(Photo: Diego M. Radzinschi/ALM)

Social selling of financial services continues to gain traction as advisors refine both the use of technology and the content of messages.

“In a way, 2021 was the year social selling grew,” said Leslie Leach, director of marketing and strategy at Hearsay Systems. “Financial services professionals have begun to see higher returns by focusing on the quality of their messaging and through greater personalization.”

A CNBC report features financial adviser Brittney Castor who uses social media sites such as TikTok to reach female prospects. She says it allows her to expand her customer base and acquire more subscribers, and she encourages other financial advisors to use the platform. In fact, a report by The Drum on a roundtable of social media experts suggests that TikTok is ripe for use by “micro-influencers” in niche areas, such as financial services, who are able to establish “authentic connections with their audience through expert knowledge and engagement.

Yet Facebook and LinkedIn remain the mainstays of social selling. They are also the most mature social outlets for finance professionals, as they have been in place for several years, and compliance best practices have been established. Within these channels, there has been a noticeable shift towards more targeted and higher quality messages.

Instagram is a promising channel for financial services, highlighting how important quality and personalization are to audiences. It generated high levels of engagement – ​​higher than LinkedIn and Facebook combined – despite low post rates. This was largely due to content that reflected the empathy and authenticity that customers and prospects sought. Instagram has also opened a new door to connect with younger audiences, who are more likely to seek out finance-related content on social media than other channels.

By learning across channels and considering which media, content types, and combination of media and content types meet customer needs, financial services professionals can maximize the potential of social selling and drive greater returns at from social programs. It helps organizations and professionals pay attention to what works in each medium and why.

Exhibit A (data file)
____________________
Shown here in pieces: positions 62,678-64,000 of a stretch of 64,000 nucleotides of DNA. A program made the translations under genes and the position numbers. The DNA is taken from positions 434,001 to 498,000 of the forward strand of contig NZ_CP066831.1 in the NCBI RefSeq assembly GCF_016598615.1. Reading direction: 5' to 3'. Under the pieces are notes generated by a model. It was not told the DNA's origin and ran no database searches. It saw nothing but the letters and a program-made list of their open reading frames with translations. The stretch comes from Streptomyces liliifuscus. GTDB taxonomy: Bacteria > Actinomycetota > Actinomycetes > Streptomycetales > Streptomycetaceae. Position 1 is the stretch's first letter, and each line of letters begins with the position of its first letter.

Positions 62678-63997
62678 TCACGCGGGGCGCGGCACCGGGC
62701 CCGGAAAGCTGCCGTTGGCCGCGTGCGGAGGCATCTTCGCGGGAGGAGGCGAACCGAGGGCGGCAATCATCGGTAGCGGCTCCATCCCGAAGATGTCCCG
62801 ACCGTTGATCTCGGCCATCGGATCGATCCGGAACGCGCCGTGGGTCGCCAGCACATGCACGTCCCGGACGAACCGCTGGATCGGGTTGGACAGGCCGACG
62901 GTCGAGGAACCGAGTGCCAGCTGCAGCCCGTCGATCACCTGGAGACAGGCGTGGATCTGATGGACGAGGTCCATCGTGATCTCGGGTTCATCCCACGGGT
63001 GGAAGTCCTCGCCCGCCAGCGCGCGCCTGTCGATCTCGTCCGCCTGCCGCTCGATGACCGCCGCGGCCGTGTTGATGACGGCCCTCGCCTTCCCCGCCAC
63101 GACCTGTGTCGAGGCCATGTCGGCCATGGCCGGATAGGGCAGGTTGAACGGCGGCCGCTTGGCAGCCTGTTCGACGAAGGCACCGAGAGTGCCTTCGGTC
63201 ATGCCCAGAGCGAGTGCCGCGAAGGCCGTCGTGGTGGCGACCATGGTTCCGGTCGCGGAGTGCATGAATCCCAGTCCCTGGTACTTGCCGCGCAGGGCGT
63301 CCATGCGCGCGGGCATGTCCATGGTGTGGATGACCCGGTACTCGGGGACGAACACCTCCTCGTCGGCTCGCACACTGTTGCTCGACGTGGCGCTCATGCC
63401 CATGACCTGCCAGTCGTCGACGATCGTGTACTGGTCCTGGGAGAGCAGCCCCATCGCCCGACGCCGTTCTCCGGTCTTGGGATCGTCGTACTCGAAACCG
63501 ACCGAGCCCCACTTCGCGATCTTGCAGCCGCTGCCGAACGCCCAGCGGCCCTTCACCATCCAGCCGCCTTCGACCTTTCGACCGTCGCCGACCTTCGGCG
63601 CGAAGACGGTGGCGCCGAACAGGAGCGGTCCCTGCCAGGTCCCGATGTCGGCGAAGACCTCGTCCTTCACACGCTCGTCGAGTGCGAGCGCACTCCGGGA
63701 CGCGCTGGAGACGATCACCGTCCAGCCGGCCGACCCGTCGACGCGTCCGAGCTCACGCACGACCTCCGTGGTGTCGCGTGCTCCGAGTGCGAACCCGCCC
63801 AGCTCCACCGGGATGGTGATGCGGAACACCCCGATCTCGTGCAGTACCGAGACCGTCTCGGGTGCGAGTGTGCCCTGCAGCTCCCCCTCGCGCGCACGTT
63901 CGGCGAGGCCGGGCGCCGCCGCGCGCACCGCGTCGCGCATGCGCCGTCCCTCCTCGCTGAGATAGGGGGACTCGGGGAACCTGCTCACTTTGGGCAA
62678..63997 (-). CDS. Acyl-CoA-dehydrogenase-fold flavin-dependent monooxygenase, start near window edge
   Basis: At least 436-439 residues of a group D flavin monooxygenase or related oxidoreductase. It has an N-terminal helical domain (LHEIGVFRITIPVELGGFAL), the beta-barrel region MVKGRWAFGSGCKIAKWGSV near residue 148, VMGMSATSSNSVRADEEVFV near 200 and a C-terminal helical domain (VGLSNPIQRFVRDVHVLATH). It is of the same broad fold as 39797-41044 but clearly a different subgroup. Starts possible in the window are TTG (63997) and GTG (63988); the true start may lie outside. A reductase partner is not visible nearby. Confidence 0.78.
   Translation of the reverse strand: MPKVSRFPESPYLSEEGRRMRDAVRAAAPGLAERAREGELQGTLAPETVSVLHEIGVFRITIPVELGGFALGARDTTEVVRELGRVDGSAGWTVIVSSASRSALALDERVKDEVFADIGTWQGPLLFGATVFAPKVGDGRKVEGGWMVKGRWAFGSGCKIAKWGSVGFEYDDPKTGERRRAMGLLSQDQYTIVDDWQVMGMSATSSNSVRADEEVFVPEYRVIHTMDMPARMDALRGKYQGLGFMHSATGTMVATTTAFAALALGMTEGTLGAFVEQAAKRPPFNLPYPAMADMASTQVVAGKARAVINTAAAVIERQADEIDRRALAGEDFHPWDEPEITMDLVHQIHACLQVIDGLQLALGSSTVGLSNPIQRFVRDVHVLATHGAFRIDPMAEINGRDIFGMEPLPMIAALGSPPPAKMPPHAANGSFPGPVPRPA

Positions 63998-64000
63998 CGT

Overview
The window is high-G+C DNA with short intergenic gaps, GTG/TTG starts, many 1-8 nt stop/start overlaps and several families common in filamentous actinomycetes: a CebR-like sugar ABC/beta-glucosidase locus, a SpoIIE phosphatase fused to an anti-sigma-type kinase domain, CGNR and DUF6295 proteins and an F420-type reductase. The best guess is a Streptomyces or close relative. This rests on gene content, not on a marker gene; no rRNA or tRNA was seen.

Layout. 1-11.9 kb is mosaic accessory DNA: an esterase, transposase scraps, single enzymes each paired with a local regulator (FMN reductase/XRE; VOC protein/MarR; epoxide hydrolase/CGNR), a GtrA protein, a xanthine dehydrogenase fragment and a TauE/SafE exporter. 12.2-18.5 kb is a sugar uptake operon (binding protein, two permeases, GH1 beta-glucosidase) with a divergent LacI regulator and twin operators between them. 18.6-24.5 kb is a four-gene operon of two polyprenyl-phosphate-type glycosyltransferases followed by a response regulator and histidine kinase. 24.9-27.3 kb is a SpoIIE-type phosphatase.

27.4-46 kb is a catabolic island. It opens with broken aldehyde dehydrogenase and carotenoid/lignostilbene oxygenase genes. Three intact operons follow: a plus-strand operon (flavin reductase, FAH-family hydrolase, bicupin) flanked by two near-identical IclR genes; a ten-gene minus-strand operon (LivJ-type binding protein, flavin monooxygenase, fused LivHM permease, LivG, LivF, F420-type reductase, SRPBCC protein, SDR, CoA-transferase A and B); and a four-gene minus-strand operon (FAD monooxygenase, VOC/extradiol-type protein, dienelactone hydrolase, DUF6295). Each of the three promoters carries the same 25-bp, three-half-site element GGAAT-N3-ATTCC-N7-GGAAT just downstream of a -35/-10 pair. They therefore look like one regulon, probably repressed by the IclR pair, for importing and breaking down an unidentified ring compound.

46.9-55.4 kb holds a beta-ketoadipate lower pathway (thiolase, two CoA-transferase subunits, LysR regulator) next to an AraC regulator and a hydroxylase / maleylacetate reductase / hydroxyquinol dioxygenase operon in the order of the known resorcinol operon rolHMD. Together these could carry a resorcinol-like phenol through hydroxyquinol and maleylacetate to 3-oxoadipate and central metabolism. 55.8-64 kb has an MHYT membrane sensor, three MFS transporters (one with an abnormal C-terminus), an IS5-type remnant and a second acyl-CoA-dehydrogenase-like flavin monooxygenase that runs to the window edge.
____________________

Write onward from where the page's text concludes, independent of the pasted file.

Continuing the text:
Hearsay Systems’ 2022 Social Selling Content Study found several additional trends:

Content earns the trust of customers. Clients and prospects look to advisors and agents for advice, and they want to feel like their finance professional and the company they work for have deep knowledge that meets their needs. Therefore, a regular regimen of financial education and corporate branded content worked well to establish credibility.

Not the only game in town. However, other types of content can be more effective at cultivating and maintaining trust with customers and prospects. Consistent with last year, principles-based messaging – focusing on ESG, diversity and inclusion, and women – drove the highest engagement rates. Although slightly improved from last year, it was still the least suggested type of content at 4% and the least published at 2%.

Balance is the key. Once consistent posting rates are achieved, quantity can take precedence over quality, as social program strategy naturally shifts towards a greater focus on results. This often manifests as a more powerful mix of content types. As social programs mature, they must strive to strike a balance between what they need to convey and what customers and prospects find most interesting.

And the winner is… Overall, the channel preferred by most publishers was LinkedIn, which claimed 48% of all posts, followed by Facebook, which had 40% of posts. However, Instagram was the most productive channel for financial services professionals in 2021, despite accounting for just 1.4% of all posts.

Choose the right messenger. Just as there are different types of content, used for different purposes, the different social channels available to finance professionals lend themselves to conveying messages in certain ways. For example, links, commonly leveraged in LinkedIn and Facebook posts, were by far the most used components of social posts. These were followed by images, texts and videos.

Unfulfilled promise of the profiles. By all accounts, today’s finance professionals have yet to check off the most basic step to successful social selling: a complete profile. Complete profiles should be the cost of entry for any finance professional participating in their company’s social selling program – the first step towards building a memorable personal brand.

“While there’s certainly been a lot of progress, there’s still a lot of room for everyone to improve their game,” Leach said.